SPD is considering technology that can crack iPhones, but is it legal?
The Seattle Police Department is considering acquiring technology that can crack a locked iPhone, but is it actually moving through the proper channels?
It’s called GrayKey, and it has the ability to brute-force it’s way straight through a locked iPhone’s security. Gaining steam among law enforcement nationwide, the Seattle Police Department could be the next to jump on board.
Seattle’s Communications Manager Megan Erb told MyNorthwest that GrayKey is under a privacy review from the city’s IT Department Privacy Office, and has yet to be approved for purchase.
That said, it’s also has yet to go through standard approval processes that surveillance technology is required to under Seattle’s 2017 surveillance ordinance.
Seattle’s Surveillance Ordinance
Seattle’s ordinance passed in 2017 required any new surveillance technology to be opened up to public comment and scrutiny before being acquired and adopted.
“The alternative is that you have public blow ups, like what happened when SPD acquired drones without articulating a clear purpose for them,” the ACLU’s Shankar Narayan told MyNorthwest. Narayan is the organization’s Technology and Liberty Project Director.
For context, in 2013, SPD acquired a pair of drones, “without any public input, or even an announcement until they had been acquired already.” This led to the city holding a public hearing, where many citizens expressed concerns about the drones violating the privacy of citizens. Four years later, public hearings for all new surveillance technology were officially codified as a requirement.
In practice, it’s a way of providing transparency into technology that the city or law enforcement could use to monitor citizens in any way, including everything from license plate readers to traffic cameras.
So what’s going on with GrayKey and why is it not up for review? As of now, it’s not actually being defined as surveillance technology, and as such isn’t subject to any sort of public review process.
Questioning GrayKey’s legality
The next question that comes up concerns whether GrayKey is legal in Seattle — determining that, though, is exactly what Seattle’s surveillance ordinance was enacted for in the first place.
Without it, the public doesn’t get a chance to present questions about its uses and benefits, or gather information on safeguards that would potentially be put in place.
“The whole purpose of the surveillance ordinance has been for the council to emphasize that where there’s doubt, there should be public scrutiny, and allowing community groups to voice their concerns,” said Narayan.
“Part of the point of the surveillance ordinance is that we don’t know the capability of the technology,” he added.
Until it goes through the city’s ordinance, Narayan argues that it shouldn’t be cleared for use.
“Agencies need to take this seriously and really make a good faith effort to justify their use of the technology,” he said.
Why wasn’t GrayKey considered surveillance technology in the first place?
A piece of technology that has the ability to access your locked iPhone seems like something that would qualify as a surveillance device. The argument made by GrayKey’s parent company, Grayshift, runs counter to this.
Narayan noted that the company’s key privacy officer “interpreted that if the phones are acquired either under warrant or with the suspect’s knowledge, then this is not surveillance by the ordinance’s definition.”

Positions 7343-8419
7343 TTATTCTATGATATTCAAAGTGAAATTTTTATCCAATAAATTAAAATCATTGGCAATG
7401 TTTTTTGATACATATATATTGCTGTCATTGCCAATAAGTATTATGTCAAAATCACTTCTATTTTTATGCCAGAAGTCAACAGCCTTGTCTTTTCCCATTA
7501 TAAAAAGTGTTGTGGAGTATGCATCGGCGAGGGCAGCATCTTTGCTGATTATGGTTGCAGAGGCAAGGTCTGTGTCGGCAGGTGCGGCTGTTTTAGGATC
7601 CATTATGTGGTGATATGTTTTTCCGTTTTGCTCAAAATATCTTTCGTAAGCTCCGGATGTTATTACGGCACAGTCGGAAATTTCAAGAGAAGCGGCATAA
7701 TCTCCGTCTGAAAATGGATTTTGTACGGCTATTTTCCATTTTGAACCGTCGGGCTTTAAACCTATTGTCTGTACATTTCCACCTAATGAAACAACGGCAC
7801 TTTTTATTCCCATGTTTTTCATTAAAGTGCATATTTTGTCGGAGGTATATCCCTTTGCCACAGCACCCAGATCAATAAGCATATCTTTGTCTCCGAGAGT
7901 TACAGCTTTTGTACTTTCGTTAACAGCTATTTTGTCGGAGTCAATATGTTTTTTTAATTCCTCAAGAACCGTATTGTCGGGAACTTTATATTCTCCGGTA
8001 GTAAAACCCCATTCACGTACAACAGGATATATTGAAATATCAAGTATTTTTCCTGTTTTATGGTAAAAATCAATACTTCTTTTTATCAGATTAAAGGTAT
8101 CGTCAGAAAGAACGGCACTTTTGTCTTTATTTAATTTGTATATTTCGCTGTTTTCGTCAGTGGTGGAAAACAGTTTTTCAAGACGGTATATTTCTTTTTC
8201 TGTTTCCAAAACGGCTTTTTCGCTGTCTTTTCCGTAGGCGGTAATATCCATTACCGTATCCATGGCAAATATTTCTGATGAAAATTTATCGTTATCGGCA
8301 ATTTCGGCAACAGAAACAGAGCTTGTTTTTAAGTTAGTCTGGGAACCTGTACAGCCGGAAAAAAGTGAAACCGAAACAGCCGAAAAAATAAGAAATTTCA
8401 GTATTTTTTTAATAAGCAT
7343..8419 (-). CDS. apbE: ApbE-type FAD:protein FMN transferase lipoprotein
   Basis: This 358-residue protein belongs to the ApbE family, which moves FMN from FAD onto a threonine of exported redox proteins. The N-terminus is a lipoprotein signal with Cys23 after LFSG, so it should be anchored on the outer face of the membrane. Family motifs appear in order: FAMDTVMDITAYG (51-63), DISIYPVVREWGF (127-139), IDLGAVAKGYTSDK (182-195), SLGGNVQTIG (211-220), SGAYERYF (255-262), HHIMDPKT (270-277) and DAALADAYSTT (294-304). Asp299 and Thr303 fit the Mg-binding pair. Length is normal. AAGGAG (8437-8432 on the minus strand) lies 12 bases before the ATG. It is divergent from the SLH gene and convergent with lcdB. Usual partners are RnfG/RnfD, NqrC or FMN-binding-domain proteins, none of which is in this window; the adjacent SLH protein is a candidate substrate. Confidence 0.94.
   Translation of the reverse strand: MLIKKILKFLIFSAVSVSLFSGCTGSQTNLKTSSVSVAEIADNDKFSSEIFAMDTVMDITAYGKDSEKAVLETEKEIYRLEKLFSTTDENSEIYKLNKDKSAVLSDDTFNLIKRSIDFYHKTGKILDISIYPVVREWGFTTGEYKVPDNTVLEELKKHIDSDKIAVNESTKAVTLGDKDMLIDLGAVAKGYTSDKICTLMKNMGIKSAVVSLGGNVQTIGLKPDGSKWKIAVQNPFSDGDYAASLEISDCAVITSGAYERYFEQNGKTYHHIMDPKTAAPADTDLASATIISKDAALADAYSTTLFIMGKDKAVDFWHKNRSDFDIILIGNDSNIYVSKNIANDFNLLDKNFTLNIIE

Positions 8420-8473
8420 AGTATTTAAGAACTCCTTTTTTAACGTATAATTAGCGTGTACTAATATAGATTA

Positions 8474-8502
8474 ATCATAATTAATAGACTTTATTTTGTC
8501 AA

The actual ordinance itself though doesn’t provide an exception for devices used with a warrant. In fact, undercover technology used by SPD is already included in the list of 29 separate surveillance technologies eligible for public comment. The list notes that the use of a warrant is required for both audio recording and tracking devices.
Beyond this, a second issue was raised by Narayan regarding a privacy impact assessment Grayshift submitted to the city, justifying the use of its technology.
“The documents were poorly filled out with perfunctory assertions, with justification boxes just left blank,” he said.
The justification section on a typical privacy impact report requires its submitter to describe the purpose of the technology, how the technology collects information, to describe “any routine information sharing conducted by the project/program both within City of Seattle departments and with external partners,” and to “identify any major potential privacy risks.”
The end goal is transparency
Narayan and the ACLU’s intent doesn’t seem to involve completely eliminating the use of GrayKey by law enforcement, as much as subjecting it to the same standards as any other potentially problematic surveillance technology.
“I would say that it’s certainly not clear-cut. It depends on both the specific capabilities of the technology, and what it’s being used for in a given instance,” he said. “No one has actually had the opportunity to weigh in, and part of the purpose of the surveillance ordinance is really, to the public, to get the agency’s thinking around the technology.”
For Apple’s part, it’s long fought against law enforcement’s attempts to compel the company into unlocking any confiscated phone. Tweeting Wednesday from the International Conference of Data Protection and Privacy Commissioners in Europe, CEO Tim Cook confirmed as much.
A recent iOS update could even block GrayKey from completely accessing a locked iPhone, however temporary that fix might prove to be. Forbes does note that even after the update, the program can still “draw out unencrypted files and some metadata, such as file sizes and folder structures,” implying this fight is far from over on the software development side.
As for Seattle’s own debate surrounding GrayKey, Narayan is told his concerns have Seattle City Council members “interested.” There’s still a long road ahead, as Erb noted to us that “no decision has been made” by the city as of yet.